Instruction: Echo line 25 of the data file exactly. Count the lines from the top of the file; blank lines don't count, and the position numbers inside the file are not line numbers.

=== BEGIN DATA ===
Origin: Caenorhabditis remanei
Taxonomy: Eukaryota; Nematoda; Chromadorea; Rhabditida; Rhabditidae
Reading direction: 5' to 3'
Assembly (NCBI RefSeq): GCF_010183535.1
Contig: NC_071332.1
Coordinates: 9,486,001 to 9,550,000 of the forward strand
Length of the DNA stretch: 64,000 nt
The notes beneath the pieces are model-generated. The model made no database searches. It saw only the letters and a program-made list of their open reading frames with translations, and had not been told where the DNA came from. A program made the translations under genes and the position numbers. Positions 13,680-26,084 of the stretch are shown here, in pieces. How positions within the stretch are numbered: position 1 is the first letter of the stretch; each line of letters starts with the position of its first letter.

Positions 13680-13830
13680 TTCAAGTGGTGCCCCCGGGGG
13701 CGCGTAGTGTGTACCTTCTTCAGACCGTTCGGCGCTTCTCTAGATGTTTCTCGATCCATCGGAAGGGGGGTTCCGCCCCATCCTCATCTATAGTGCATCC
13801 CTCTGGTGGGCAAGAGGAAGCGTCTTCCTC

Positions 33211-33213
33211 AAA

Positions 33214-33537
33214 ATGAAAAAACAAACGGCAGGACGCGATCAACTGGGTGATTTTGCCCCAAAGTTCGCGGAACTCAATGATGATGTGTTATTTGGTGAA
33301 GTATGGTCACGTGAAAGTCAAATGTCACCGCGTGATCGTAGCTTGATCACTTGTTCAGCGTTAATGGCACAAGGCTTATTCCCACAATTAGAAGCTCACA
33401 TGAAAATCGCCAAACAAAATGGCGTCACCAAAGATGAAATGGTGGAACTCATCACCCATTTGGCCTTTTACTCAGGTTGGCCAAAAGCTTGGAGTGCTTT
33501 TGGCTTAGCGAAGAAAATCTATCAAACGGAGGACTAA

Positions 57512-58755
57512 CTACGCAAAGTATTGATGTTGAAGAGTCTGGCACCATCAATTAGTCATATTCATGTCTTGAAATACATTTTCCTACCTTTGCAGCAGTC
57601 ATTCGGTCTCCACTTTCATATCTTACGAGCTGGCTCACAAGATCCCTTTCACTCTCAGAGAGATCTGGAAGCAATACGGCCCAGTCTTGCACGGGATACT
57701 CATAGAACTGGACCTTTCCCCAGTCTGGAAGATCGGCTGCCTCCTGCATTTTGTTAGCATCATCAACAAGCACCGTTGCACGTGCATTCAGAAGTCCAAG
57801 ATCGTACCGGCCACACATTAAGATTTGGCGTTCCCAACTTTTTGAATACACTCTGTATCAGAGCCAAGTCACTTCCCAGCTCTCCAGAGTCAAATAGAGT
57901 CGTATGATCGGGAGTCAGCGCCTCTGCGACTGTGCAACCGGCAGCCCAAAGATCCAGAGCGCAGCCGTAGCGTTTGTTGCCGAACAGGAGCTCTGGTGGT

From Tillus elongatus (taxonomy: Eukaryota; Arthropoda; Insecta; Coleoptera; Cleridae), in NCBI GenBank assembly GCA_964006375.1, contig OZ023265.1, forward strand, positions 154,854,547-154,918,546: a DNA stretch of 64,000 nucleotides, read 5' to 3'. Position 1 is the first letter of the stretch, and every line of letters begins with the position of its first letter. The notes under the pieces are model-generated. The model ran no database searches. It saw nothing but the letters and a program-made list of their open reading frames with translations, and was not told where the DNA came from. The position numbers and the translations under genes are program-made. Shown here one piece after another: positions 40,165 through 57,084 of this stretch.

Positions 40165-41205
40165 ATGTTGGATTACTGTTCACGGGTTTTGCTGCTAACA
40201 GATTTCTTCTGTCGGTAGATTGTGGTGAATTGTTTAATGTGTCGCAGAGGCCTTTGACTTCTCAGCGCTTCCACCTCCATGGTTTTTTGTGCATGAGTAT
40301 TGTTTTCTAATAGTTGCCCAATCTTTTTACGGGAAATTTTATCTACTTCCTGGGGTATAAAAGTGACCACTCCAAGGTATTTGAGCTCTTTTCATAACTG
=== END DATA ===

57901 CGTATGATCGGGAGTCAGCGCCTCTGCGACTGTGCAACCGGCAGCCCAAAGATCCAGAGCGCAGCCGTAGCGTTTGTTGCCGAACAGGAGCTCTGGTGGT